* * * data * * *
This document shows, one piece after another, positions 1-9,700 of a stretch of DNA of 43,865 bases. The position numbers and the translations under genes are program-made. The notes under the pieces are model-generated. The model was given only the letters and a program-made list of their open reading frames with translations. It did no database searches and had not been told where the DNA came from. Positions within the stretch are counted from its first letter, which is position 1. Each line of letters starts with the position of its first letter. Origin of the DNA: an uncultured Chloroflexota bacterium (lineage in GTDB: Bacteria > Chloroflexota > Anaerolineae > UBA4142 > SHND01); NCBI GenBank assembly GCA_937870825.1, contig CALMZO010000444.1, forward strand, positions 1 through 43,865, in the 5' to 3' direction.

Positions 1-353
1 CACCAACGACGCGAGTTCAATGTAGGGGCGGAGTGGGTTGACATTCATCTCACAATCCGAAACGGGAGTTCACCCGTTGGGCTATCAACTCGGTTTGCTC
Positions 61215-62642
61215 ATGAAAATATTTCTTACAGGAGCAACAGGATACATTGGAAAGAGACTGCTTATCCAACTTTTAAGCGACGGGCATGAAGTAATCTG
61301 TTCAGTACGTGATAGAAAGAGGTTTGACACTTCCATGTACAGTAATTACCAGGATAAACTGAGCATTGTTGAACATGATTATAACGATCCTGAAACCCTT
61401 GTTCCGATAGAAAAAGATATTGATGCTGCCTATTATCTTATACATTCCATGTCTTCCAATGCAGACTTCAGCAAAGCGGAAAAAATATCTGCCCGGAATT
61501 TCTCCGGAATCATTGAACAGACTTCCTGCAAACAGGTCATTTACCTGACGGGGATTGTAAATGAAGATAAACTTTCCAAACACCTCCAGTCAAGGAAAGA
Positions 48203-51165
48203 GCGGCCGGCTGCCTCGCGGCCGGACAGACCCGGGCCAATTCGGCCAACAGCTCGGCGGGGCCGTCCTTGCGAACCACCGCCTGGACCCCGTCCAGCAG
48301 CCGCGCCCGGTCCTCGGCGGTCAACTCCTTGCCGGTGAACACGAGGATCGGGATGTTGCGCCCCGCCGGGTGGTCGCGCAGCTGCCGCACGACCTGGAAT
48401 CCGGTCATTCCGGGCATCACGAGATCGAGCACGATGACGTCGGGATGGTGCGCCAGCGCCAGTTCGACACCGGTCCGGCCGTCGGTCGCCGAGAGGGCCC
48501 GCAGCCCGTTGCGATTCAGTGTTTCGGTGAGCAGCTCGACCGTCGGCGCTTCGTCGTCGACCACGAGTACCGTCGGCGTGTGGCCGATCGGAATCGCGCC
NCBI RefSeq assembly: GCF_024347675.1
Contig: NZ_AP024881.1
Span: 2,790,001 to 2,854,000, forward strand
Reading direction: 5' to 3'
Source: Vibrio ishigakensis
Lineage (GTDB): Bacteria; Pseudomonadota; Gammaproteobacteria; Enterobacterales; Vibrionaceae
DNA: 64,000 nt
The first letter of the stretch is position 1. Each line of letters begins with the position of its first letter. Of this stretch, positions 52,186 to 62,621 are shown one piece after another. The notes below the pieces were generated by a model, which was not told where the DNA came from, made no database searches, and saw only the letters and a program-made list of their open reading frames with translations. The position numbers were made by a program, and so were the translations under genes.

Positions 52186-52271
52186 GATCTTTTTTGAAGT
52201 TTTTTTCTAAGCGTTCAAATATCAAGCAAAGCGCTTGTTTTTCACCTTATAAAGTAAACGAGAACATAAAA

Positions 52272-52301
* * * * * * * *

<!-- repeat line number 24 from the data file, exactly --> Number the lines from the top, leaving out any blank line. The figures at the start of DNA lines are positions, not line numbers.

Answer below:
52201 TTTTTTCTAAGCGTTCAAATATCAAGCAAAGCGCTTGTTTTTCACCTTATAAAGTAAACGAGAACATAAAA